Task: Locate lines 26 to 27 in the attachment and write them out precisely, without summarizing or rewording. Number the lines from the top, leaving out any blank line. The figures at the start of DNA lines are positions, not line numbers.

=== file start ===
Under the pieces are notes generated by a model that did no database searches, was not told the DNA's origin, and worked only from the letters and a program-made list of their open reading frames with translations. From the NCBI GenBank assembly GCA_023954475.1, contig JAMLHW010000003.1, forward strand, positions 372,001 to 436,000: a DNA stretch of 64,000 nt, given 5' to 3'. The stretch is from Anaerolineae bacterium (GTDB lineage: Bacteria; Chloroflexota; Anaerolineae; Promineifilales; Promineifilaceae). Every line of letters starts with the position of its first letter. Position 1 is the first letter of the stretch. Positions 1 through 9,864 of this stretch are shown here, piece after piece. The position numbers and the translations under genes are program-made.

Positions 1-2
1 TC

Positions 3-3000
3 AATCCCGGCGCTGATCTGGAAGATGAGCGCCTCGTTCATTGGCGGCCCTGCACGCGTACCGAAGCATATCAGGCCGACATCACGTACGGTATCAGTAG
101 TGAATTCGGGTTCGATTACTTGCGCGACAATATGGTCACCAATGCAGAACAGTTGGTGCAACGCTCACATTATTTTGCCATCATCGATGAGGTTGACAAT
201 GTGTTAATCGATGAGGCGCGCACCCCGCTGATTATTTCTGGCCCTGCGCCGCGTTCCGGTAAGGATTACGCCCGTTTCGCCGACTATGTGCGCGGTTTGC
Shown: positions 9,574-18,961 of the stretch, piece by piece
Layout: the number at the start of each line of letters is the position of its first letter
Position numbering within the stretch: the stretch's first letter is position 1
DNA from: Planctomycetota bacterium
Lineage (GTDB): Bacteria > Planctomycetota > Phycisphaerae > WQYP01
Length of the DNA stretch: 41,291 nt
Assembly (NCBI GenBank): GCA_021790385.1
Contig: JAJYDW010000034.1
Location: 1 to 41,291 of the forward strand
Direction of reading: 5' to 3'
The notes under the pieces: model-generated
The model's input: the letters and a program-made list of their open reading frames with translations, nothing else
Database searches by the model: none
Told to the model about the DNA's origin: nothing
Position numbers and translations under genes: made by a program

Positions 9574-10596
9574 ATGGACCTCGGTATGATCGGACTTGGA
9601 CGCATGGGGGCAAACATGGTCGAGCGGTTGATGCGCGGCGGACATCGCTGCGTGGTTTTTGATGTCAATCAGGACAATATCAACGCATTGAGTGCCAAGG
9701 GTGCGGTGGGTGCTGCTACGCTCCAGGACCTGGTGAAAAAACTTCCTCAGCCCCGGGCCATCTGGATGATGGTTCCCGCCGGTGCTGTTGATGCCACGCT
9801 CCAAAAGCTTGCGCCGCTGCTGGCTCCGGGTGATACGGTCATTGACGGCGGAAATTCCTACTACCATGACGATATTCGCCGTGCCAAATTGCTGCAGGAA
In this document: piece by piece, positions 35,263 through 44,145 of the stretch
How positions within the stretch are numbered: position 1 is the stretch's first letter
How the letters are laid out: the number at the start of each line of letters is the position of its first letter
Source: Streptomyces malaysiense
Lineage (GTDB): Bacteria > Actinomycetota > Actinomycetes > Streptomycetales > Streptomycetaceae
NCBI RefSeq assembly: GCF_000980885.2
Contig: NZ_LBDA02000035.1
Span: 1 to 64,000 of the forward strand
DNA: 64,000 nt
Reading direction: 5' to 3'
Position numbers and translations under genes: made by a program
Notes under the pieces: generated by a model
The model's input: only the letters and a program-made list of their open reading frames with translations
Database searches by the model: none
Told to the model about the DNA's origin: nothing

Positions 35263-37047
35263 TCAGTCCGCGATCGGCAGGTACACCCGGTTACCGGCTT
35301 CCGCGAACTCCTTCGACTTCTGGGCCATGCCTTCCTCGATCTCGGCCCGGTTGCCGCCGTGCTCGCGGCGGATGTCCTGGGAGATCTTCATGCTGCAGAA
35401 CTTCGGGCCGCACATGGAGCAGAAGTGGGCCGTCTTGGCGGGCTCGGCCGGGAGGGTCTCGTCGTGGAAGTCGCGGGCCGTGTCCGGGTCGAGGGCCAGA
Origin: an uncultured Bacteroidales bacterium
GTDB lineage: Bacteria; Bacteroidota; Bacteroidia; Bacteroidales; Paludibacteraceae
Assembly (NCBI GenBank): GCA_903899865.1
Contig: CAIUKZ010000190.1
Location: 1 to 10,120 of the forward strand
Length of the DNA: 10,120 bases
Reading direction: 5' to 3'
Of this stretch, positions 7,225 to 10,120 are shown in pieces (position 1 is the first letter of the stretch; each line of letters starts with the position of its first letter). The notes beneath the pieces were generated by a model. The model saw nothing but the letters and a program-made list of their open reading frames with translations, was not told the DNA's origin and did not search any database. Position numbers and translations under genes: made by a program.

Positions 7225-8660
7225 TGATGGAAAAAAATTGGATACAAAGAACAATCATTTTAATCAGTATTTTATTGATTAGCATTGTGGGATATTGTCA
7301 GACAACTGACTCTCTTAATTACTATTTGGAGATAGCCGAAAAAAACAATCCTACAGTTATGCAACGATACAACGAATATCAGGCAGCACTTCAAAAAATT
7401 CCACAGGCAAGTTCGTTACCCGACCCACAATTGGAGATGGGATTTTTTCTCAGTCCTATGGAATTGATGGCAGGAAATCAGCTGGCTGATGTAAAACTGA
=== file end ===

9701 GTGCGGTGGGTGCTGCTACGCTCCAGGACCTGGTGAAAAAACTTCCTCAGCCCCGGGCCATCTGGATGATGGTTCCCGCCGGTGCTGTTGATGCCACGCT
9801 CCAAAAGCTTGCGCCGCTGCTGGCTCCGGGTGATACGGTCATTGACGGCGGAAATTCCTACTACCATGACGATATTCGCCGTGCCAAATTGCTGCAGGAA